The 40 was an impulsive, inexpensive novelty purchase which actually surprised me with the quality of the image files it delivers. But I'd probably give it to someone who asked me nicely enough...it just doesn't get used.

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Re: Are you using a filter on your 40mm
« Reply #33 on: February 18, 2013, 12:05:15 AM »
This is definitely a YMMV situation.  I never use filters and never get scratches.  Hardly ever have to even clean the front elements.  Guess I'm just a careful guy.  Oh, and I rarely use lens hoods, since I don't shoot into the sun. 

Today I met up with a fellow from Craigslist and bought a 200 2.8 L lens from him.  I used my pancake lens as a body cap for my 5D3.   :)
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J.R.

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Re: Are you using a filter on your 40mm
« Reply #34 on: February 18, 2013, 12:16:47 AM »

As it turns out the lens is incredibly well protected, clear filter or otherwise. It spends just about all it's time on my studio shelf, safe from scratches, dust, rain and even accidental usage.  ;)

The 40 was an impulsive, inexpensive novelty purchase which actually surprised me with the quality of the image files it delivers. But I'd probably give it to someone who asked me nicely enough...it just doesn't get used.

-PW

+1 ... Same here ... but I've given my 40mm to my 9 yr old daughter for her 1100D within a couple of days of purchasing it. I've relegated her 18-55 kit lens to the shelf with the hope that she'll learn better composition with the prime.

BTW, I have put on the Hoya UV filter on the lens.
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mb66energy

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Re: Are you using a filter on your 40mm
« Reply #35 on: February 18, 2013, 01:16:02 AM »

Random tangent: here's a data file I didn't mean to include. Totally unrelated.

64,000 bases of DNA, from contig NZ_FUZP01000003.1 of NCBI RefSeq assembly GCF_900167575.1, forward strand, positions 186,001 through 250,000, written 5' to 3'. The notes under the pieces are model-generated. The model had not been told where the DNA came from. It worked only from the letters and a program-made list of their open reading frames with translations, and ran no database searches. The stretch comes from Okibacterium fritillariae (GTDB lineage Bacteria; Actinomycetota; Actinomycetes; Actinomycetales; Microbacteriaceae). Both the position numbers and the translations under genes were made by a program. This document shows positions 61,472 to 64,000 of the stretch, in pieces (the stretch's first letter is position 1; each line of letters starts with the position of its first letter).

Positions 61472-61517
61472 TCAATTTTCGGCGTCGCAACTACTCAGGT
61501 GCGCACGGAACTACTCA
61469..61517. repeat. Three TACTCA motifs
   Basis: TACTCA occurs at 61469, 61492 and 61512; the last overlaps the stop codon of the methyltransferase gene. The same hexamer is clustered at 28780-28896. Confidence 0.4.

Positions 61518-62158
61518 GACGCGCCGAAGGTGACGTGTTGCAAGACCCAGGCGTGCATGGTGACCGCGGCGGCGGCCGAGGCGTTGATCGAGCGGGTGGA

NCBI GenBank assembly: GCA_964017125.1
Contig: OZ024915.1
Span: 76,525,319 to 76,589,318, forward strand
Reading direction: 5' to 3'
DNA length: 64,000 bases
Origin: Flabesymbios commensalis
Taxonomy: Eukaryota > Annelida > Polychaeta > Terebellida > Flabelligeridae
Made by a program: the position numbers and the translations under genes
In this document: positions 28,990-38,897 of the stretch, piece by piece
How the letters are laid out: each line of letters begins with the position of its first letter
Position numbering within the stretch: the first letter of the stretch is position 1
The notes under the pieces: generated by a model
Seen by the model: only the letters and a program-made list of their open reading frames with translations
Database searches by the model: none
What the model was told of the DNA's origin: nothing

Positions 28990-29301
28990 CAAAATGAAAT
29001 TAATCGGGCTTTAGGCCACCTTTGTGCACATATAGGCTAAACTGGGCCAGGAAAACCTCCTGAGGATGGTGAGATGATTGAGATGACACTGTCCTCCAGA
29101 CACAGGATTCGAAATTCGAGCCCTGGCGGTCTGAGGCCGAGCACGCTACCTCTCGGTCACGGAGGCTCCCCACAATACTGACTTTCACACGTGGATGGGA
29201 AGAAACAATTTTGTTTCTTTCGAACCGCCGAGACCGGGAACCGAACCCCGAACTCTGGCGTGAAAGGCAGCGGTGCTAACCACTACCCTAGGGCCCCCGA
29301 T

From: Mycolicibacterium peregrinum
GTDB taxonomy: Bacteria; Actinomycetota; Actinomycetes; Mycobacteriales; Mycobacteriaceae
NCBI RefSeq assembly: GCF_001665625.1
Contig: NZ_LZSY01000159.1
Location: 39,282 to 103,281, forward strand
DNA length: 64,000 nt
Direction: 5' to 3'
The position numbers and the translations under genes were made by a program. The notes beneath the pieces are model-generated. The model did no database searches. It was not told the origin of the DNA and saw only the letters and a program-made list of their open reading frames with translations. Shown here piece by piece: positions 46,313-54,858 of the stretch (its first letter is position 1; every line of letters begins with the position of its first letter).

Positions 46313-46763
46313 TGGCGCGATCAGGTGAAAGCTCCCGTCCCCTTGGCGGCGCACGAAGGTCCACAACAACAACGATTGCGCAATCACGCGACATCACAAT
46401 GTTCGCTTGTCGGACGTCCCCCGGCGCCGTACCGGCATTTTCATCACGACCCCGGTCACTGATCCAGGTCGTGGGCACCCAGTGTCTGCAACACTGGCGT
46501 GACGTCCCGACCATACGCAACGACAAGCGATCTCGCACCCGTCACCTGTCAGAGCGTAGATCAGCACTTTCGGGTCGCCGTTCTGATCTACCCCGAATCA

I always use filters on my lenses but do not use front lens caps.

(1) I don't have to be supercareful if dust, dirt, water hits the front of the lens which happens always.
(2) A planar optical element is easily cleaned - here with cotton clothing or sth. other which is available.
(3) If the front gets a hit by a hard object there is a chance that the filter is smashed but the front element of the lens survices.
(4) In winter or during rain I like to put the camera under my coat. I had one incident when a plastic part of the coat has destroyed the consistency of the multi coating of a filter.

My experience with the 10-22: See point (4) above. The filter is now on my 5.6/400 where it doesn't matter but on the 10-22 the damaged coating was visible in contralight so I replaced the filter and now I use front lens caps on that lens. Replacing the filter was ~50€, a replacement of the front element of the 10-22 would have been sth. around 300 € (estimated) - it is an aspherical lens.

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Hillsilly

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Re: Are you using a filter on your 40mm
« Reply #36 on: February 18, 2013, 01:56:55 AM »
I typically don't use UV filters, but often use IR filters, ND filters, B&W filters and polarizers.  But then, I'm not a pro photographer who is constantly using their camera gear.  I can be a bit more relaxed and careful.  Using a filter affects the image quality.  Sometimes in a good way.  Often in a bad way. If you know what you are trying to achieve (eg a particular look or protection) and understand any trade-offs, then the choice of whether to use a filter is pretty easy.  I just wish the lens was designed with more thought for use with bigger filters.  52mm filters just don't look right.
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Re: Are you using a filter on your 40mm
« Reply #36 on: February 18, 2013, 01:56:55 AM »

Vossie

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Re: Are you using a filter on your 40mm
« Reply #37 on: February 18, 2013, 03:46:37 AM »
Just got my shorty forty last week and do not intend to use a filter on it. I do use HQ B+W filters on most of my lenses, but I got this one for its very low price and size; adding a filter will compromise both features.
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Re: Are you using a filter on your 40mm
« Reply #37 on: February 18, 2013, 03:46:37 AM »